How does dating in 2016 seem different to you?
      It seems like all of those programs like Match.com asked, "Are you interested in more than one date?" That was interesting to me, because if you went on one date and it wasn't what you wanted, then you could go on to another date. You didn't have to want more than one!

      71 Years Old
      US Virgin Islands

      VICE: Hey, will you introduce yourself?
      Honey: Everybody calls me Honey instead of Grandma. My first grandchild heard my husband calling me "honey" all the time. He said, "Honey, can you get me a glass of wine?" and my little [grandson] Jack, who was two at the time, said, "Honey, can you get me a glass of milk?" and it stuck. I've been married [to my second husband] eight years, and together we have five children and six grandchildren. Three of the kids are mine, and two of the kids are his. We're all mixed up.

      How did you meet?
      We met at a party in 1980. We're both cancer survivors. I'm a 25-year breast cancer survivor, and he's a 12-year prostate cancer survivor. That's probably what brought us together.

      What advice do you have for searching for the right partner?
      You better like them. Never mind being madly in love with the person; you better like them. I have a sign in my kitchen that says, "Kissing don't last, cooking do." But old or young, you meet someone, you're attracted to them, and you hope they are as nice as they appear to be when you first meet. You ought to spend some time really making sure that that's true. If you jump into something, there's no going back. Just because it's the time to get married doesn't mean that the person you are dating is the right one to marry.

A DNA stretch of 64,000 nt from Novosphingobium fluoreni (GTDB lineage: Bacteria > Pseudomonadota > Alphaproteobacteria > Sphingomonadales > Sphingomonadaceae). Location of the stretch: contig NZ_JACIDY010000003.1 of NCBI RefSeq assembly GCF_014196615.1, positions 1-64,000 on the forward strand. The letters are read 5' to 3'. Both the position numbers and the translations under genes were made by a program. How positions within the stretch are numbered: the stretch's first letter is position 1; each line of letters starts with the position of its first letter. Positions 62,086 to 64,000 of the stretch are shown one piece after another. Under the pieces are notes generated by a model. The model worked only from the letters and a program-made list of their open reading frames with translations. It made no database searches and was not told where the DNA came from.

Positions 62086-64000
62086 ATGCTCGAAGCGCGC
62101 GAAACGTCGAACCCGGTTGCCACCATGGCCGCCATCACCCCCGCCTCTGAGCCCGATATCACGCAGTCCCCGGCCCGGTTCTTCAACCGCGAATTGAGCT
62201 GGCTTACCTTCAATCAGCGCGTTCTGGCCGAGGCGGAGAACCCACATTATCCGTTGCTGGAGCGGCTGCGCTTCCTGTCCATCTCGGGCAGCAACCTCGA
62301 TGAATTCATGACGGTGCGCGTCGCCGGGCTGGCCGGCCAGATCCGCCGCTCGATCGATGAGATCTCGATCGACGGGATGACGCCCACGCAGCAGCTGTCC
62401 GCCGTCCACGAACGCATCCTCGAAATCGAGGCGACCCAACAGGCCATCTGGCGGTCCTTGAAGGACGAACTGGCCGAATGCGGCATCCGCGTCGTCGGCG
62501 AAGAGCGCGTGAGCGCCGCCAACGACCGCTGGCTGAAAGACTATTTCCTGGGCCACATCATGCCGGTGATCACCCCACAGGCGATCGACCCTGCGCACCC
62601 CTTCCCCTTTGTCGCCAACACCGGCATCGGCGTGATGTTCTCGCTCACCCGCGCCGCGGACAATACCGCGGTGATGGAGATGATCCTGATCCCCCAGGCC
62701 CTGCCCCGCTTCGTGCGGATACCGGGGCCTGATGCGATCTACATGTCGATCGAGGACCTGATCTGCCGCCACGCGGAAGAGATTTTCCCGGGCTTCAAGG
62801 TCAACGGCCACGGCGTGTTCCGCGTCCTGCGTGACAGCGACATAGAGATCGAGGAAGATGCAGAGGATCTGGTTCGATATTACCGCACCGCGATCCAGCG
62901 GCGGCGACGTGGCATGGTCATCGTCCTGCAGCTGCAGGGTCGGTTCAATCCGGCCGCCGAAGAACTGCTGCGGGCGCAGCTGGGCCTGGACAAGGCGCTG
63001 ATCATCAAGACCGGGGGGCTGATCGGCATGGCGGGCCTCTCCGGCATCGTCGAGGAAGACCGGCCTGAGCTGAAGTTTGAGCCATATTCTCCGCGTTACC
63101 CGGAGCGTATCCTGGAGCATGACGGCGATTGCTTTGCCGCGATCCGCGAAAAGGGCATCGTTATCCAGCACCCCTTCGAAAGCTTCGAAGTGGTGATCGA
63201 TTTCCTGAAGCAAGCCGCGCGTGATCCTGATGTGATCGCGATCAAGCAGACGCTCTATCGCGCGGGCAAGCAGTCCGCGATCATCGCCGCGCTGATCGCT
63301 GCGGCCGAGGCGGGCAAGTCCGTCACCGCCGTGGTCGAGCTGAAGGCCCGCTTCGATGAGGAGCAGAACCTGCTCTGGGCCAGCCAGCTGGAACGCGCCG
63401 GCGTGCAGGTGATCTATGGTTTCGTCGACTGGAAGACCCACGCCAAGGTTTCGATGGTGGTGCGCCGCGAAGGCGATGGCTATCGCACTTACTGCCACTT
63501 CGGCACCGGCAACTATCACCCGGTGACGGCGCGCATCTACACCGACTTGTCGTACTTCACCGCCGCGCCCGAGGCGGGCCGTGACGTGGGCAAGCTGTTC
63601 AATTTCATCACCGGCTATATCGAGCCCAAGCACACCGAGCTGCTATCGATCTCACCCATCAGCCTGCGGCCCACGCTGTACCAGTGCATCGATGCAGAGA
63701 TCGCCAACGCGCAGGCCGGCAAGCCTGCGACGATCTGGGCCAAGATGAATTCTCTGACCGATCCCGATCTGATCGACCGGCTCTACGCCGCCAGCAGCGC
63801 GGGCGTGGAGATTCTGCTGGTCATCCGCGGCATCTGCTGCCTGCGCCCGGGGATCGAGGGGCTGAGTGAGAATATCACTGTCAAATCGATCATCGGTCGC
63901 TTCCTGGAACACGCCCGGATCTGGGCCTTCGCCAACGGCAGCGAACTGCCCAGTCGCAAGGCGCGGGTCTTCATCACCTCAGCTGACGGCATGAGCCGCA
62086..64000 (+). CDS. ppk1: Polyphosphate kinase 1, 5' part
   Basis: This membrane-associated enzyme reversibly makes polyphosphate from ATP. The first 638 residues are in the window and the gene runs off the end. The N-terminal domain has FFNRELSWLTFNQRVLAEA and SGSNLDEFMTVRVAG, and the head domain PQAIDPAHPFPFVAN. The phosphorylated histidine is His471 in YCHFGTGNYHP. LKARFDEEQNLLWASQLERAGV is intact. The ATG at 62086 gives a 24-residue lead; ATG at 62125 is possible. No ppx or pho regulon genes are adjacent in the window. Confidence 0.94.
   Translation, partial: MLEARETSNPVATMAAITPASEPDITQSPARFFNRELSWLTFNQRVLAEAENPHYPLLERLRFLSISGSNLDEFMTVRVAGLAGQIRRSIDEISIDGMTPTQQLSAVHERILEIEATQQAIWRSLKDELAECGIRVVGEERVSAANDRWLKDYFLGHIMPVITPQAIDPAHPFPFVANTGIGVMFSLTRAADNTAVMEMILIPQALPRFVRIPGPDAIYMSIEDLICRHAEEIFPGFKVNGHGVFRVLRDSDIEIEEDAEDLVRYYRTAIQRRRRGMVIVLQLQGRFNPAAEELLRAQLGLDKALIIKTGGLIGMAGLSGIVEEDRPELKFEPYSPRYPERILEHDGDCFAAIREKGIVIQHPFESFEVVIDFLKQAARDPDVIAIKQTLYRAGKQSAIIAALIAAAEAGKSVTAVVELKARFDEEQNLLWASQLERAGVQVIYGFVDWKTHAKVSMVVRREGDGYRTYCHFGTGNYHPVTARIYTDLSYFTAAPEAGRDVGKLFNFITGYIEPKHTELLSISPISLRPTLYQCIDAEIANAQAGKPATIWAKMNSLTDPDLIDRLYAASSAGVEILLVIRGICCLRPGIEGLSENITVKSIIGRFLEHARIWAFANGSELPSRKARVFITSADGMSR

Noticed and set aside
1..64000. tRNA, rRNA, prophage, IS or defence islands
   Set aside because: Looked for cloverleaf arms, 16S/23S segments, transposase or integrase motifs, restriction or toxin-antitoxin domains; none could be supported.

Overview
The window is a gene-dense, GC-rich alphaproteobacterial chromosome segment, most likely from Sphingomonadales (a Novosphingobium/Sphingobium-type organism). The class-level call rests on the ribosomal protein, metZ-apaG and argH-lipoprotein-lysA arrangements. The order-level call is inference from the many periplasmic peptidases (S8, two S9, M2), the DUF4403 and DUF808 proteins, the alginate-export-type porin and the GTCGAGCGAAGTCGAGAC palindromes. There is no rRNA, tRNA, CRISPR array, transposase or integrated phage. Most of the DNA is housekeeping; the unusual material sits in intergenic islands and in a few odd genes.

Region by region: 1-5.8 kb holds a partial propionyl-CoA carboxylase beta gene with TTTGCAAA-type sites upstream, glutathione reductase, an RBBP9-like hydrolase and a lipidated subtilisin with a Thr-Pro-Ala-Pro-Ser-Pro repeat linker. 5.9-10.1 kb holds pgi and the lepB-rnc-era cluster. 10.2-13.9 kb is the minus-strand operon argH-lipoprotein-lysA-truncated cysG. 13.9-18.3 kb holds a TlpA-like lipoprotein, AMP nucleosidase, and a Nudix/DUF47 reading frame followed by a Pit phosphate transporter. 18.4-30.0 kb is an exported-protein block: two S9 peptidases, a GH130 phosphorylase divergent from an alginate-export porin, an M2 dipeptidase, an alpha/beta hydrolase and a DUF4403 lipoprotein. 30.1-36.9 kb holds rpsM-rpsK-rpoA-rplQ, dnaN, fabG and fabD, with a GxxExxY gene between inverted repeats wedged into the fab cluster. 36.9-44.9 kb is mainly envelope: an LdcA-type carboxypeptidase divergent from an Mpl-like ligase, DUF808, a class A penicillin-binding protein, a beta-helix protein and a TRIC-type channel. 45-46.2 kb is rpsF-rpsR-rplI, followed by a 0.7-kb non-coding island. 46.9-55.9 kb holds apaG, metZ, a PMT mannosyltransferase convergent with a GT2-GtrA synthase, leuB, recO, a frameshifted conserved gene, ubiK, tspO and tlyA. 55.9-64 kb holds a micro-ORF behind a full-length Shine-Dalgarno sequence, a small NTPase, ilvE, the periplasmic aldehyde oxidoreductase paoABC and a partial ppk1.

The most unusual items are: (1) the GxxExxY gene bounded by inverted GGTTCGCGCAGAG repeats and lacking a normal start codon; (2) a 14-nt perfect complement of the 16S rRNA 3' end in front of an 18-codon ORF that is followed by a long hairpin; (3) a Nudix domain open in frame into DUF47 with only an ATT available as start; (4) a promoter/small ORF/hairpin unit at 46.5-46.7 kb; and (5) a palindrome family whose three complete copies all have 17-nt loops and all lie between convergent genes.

So how do you know?
      Well, that's the mystery. Maybe when you care more about them than you care about yourself, or when you can comfortably imagine yourself taking care of them when they're not as [healthy] as they are now. You have to know that the person is going to have your back—and you're going to have their back—no matter what.

      It's scary.
      Love is the scariest thing on the face of the Earth. But it's also the most wonderful. It's why we get sucked into it over and over. But eventually hopefully you meet the right one and it all works out. It really helps if that person is your best friend. If you'd rather spend time with this person more than any other person, then that's a good sign.

      Do you believe in finding "the love of your life"?
      Yes, I do. I absolutely do. That's what I call my second husband, "the love of my life." Love is just as scary when you're old as it is when you're young.

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      Topics: dating, relationships, valentine's day, old people, elderly, sex, true love, love, romance, romantic, old people sex, sex and love, marriage, commitment, divorce